Round The World and other travels

A frequent flyer's collection of trip diaries

This is: Quebec to Florida, by Sea (2019)

Sydney Pub Tour

In a move that represented a 'first' for me, we had ordered breakfast to be delivered to our stateroom between 0800 and 0830. As it appeared just two minutes into our 'slot', it was just as well that we had thrown on our bathrobes minutes earlier. Watching our approach to Sydney, Nova Scotia, both out of the window and on the TV 'bridge cam' channel, provided a suitable diversion during breakfast. We opened the balcony door a couple of times and it was distinctly chilly (6C) out there. I was intrigued by this destination as it would be my first time in one of the Canadian maritime provinces, and of course this particular one had a name that meant 'New Scotland'.

Sydney is located inland from the southern part of the east-facing coast of Cape Breton Island. The town is accessed via the Sydney River. It has a population of around 30,000 and is a former city, having gained city status in 1904 and subsequently lost it in 1995. Earlier still, it was once regarded as the capital of Cape Breton Island, until that colony was merged into Nova Scotia in 1820.

Our only booked activity was a Sydney Pub Tour at 1050, so there was plenty of time for each of us to shower and relax further. In due course, we walked off the ship to the small pier and joined the rest of the group that had booked this popular tour. Our guide Nick was wearing a kilt and soon informed us that more Scottish Gaelic (pronounced 'gah-lic' in Scotland and 'gay-lic' in Ireland) is spoken in Nova Scotia than in Scotland. This didn't really surprise me as in my native land, the language is nowadays confined to the sparsely populated West Highlands and Western Isles, and it only reaches 'majority first language' status in the population of the Outer Hebrides. To the best of my knowledge, Cape Breton Island is the only other place in the world where the language is used.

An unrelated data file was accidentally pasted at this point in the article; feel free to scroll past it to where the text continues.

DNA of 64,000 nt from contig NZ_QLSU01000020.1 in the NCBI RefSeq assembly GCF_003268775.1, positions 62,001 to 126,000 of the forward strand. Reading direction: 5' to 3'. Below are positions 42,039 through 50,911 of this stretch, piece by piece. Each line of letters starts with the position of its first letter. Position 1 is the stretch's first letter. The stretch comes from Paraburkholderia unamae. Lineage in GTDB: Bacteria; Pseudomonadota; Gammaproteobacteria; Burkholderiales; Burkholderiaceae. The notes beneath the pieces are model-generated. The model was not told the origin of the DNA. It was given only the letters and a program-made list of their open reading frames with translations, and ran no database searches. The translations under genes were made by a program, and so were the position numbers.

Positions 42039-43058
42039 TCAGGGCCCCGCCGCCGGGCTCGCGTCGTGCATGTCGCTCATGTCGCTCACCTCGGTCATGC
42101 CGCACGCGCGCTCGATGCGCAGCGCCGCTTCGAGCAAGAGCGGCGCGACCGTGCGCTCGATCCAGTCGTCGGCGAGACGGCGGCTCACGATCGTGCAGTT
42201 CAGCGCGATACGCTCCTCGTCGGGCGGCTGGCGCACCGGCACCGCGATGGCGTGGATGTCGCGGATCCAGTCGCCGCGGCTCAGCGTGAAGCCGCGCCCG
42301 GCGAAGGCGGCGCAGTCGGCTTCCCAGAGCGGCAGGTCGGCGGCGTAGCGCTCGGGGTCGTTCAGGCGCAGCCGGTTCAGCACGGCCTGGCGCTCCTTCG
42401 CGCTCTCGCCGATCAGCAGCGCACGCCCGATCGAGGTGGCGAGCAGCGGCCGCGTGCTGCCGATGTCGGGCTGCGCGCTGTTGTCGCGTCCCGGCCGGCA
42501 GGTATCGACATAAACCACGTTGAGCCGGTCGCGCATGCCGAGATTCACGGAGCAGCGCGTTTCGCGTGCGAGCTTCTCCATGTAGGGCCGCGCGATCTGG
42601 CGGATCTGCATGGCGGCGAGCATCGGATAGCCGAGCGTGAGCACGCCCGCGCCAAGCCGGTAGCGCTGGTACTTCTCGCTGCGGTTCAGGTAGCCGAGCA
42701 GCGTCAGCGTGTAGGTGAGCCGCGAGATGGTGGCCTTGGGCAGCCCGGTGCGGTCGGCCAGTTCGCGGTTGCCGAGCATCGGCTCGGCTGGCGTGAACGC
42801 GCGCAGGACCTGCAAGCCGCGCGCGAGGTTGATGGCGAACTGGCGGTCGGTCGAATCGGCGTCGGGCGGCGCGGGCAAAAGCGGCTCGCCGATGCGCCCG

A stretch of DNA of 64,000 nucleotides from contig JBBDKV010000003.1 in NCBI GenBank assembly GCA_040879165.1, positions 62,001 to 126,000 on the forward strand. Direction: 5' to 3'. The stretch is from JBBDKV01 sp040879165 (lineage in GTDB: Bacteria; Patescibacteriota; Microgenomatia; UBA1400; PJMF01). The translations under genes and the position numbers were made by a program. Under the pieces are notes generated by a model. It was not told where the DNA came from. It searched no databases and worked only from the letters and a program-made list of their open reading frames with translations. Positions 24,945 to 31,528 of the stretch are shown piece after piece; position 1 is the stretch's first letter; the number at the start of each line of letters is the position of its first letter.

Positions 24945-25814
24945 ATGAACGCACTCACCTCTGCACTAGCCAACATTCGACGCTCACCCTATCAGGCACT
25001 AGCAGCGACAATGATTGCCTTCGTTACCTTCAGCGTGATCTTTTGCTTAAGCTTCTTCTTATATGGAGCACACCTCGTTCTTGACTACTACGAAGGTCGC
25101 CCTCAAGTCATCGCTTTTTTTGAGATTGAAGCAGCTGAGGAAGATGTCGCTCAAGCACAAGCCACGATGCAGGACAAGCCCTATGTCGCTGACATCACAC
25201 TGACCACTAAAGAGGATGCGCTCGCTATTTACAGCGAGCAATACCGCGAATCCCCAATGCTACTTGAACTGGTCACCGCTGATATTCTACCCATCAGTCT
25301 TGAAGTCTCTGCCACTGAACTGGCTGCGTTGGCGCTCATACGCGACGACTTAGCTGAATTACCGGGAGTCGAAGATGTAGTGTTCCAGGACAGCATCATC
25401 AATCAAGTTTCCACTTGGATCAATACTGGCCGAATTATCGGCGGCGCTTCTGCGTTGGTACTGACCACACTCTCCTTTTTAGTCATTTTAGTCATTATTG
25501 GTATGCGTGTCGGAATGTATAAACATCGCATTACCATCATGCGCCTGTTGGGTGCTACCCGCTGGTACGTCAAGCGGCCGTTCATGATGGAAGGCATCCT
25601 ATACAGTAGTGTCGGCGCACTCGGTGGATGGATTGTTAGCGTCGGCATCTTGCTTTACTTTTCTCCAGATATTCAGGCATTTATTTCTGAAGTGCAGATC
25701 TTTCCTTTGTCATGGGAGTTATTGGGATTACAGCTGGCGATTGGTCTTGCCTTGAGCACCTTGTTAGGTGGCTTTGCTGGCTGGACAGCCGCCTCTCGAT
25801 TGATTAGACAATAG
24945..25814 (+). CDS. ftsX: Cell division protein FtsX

But back to the tour: the venues called at (and the beers sampled) were as follows:

   - Governors (Seven Years IPA; Big Spruce Red Irish) 
   - Daniel's Alehouse (Rickard's Red) 
   - The Old Triangle Irish Alehouse (Black Angus IPA) 

At venues 2 and 3, we had a good natter with Bill and Beth, a friendly couple from Texas who also described themselves as liberals. I forgot to ask if they were officially recognised on the Endangered Species register!   (Actually, I have been to Austin, so I know that the Lone Star State has at least one liberal oasis.) In due course, we returned to the ship for a light soup-and-sandwich lunch, followed by a snooze.

Caribbean Princess left Sydney at 1800, bound for Halifax. This evening's cocktails were at Crooners and dinner was in the Palm dining room. Neither venue was particularly crowded on this occasion. Later, we went to see a very busy show in the Princess Theater. From Bach to Bocelli was a rapid-fire and frequently clever whirlwind tour of musical styles by Branden & James, a well established act in the 'classical crossover' field. Branden is a tenor from the USA and James is a cellist from Australia, but both played piano as well and James joined in some of the singing. All in all, an entertaining performance by two very talented guys.

Sunday 27 Oct

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